Monday 25 August 2014

Courtois vs. Cech: And the Winner is...Chelsea FC

José Mourinho intended to keep it secret who would be his “number 1” in goal until the league kicked off. His choice was between 32-year-old incumbent Petr Cech and the ten years younger Thibaut Courtois, Belgium’s national goalie, who was returning from a loan spell at Atletico Madrid, where he became champion in La Liga and played the Champions’ League final. News reports indicated Cech had appeared nervous at the training ground a couple of days before the first game, possibly indicating he was to be benched.

On the first league day, it was indeed Courtois who made his appearance. Chelsea beat Burnley 1-3 after having been 1-0 down. In the first home game, Leicester City was the opponent. After a goalless first half, the Match Of The Day commentator concluded it had been the poorest half-time performance of Chelsea under Mourinho ever. The Blues turned the game around in the second half, beating Leicester 2-0. Gary Lineker asked Mourinho after the game whether “strong words” had been said during half time. “Objective words”, replied the Special One.

When Diego Costa opened the score, the path to victory had already been paved by Courtois, especially with an incredible foot-save in a one-on-one with Leicester striker Nugent. The confidence demonstrated by Courtois also with some – easier – aerial interventions – as Alan Shearer in the BBC studio indicated – is all-important for the rest of team: to know there’s a really solid lock on the door serves as a confidence boost to the entire team. Quite arguably, Chelsea had won the game with Courtois’ save(s) – Diego Costa’s and Hazard’s goals merely sealed what had already been won. Already in his first home game for Chelsea, the Belgian youngster had convinced the most ardent Cech fans he was the obvious choice going forward.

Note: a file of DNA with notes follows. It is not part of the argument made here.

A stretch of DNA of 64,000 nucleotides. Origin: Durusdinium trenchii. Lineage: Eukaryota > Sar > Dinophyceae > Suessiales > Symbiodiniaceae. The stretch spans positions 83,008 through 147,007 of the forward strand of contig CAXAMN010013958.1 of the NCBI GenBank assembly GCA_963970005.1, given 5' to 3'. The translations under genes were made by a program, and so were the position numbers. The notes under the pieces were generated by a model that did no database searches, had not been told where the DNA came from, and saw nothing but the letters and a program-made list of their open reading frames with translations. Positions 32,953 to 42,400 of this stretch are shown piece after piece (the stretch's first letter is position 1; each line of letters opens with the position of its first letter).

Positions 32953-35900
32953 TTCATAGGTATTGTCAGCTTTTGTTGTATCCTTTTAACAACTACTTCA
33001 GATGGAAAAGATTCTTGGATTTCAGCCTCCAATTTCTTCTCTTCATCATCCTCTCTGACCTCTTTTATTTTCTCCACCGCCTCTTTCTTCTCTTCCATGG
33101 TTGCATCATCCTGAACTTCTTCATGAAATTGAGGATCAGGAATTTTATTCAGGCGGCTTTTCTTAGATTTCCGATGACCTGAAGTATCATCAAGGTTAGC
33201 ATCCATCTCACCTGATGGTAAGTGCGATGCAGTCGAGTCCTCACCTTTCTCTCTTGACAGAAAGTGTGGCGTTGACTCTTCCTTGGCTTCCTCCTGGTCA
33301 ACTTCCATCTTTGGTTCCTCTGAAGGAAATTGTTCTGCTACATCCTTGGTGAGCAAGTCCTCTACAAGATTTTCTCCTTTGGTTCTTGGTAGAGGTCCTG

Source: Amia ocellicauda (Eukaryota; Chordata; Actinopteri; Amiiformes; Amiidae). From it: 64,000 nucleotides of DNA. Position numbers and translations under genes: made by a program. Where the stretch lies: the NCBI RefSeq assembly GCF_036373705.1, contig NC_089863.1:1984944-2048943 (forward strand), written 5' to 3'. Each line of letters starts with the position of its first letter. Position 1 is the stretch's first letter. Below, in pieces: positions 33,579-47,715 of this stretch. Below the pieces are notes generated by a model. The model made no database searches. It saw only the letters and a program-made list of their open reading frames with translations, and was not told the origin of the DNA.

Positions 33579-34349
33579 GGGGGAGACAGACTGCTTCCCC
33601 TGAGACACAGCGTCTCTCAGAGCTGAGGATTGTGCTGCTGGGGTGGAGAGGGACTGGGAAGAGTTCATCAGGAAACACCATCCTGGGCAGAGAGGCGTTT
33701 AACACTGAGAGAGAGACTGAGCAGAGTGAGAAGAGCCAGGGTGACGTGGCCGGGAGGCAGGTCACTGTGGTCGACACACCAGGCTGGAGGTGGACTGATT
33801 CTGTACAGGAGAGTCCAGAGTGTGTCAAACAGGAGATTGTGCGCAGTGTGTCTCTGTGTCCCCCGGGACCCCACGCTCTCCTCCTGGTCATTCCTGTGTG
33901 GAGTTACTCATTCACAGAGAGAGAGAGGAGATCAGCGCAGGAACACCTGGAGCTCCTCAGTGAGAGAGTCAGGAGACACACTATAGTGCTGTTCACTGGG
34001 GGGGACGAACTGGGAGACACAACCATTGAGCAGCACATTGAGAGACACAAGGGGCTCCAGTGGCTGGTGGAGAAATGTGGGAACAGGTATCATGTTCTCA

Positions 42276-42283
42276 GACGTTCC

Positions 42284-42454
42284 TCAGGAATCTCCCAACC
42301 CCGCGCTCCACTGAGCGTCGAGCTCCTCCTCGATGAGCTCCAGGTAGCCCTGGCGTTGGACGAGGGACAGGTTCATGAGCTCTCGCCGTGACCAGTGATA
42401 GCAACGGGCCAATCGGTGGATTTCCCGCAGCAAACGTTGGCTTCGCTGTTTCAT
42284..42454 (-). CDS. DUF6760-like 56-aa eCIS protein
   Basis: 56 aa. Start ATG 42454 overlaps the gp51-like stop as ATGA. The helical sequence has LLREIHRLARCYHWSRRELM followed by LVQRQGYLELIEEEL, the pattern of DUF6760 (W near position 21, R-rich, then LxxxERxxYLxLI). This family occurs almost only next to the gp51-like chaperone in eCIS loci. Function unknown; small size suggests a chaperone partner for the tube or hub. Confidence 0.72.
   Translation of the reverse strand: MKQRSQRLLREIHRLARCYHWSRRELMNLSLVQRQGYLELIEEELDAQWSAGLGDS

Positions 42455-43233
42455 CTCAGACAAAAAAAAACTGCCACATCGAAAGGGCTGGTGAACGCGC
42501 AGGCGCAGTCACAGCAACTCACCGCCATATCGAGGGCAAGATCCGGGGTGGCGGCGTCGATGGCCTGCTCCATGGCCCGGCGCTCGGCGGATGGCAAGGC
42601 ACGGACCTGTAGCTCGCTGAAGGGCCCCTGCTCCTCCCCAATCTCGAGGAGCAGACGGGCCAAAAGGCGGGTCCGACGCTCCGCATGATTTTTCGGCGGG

Source: dailymail.co.uk

When Lineker asked Mourinho about the decision, the Special One confirmed it had been a tough choice – Mourinho is known to have placed more faith in Cech after he returned from a severe head injury in 2007 than the goalkeeper had had in himself at the time, setting the Czech up for years of successes at Chelsea. When Chelsea won the Champions’ League final only two years ago, Cech had a big stake in it – saving penalties during extra time and shootout. Today, he’s still considered to be outstanding – and a club monument at Chelsea.

The Portuguese explained in the post-game interview that when he must choose between (the interests of) individual players and club, he chooses the club. Courtois had a 2-year contract left at Chelsea and in case he would not play, they were likely to lose him to a competitor. Mourinho is known for predicting even the most unlikely of events – this was an easy shot. Club over players. Mourinho is willing to sacrifice his lieutenant for the good of the army – not his own glory.

When he benched Casillas at Real Madrid for Diego López, people suspected a clash of egos was what was going on. Sacrilege. Mutiny. None of that. After the 2014 CL final and the World Cup, people are starting to realise that what Mourinho was trying to do, was set up Real for a new successful era. Let’s see if they will manage to win La Liga with the reinstated San Iker. Given Real’s impressive midfield and frontline, their fate will probably be not as bleak as the one of the Spanish national team – of holding hands while going down together. But to win another trophy, Real will need to score plenty of goals.

What about Petr Cech? His career is far from over. He has the choice between remaining at Chelsea as a cherished substitute or become number one at pretty much any top club in the world – happy to take on an experienced goalkeeper likely to remain top of his game for a couple of more seasons. I would advise him to elect the second – it’s not admitting defeat, it’s choosing wisely. 

Cech will remain Mourinho fan for life. Why? ‘Cause he understands it’s not at all personal. It has nothing to do with Cech not being good enough today – not even necessarily not as good as Courtois is today. And the Happy One will not force him to choose either the exit or the bench option, for the same reason.

Source: tn.nova.cz

Few youngsters get the love from Mourinho Courtois is getting – not by words, but by deeds. Courtois must be special. Personally, I will never be a real fan of him, due to his Racing Genk past. Objectively, he’s probably already the best in the world in his position – and likely to get only better over the years to come.

Chelsea have their new number 1 for the next decade. How’s that for a boost of confidence? Money cannot buy you a team that will become champion. But it does hire you a genius, i.e. someone who – according to Einstein’s definition – does not solve, but prevents problems.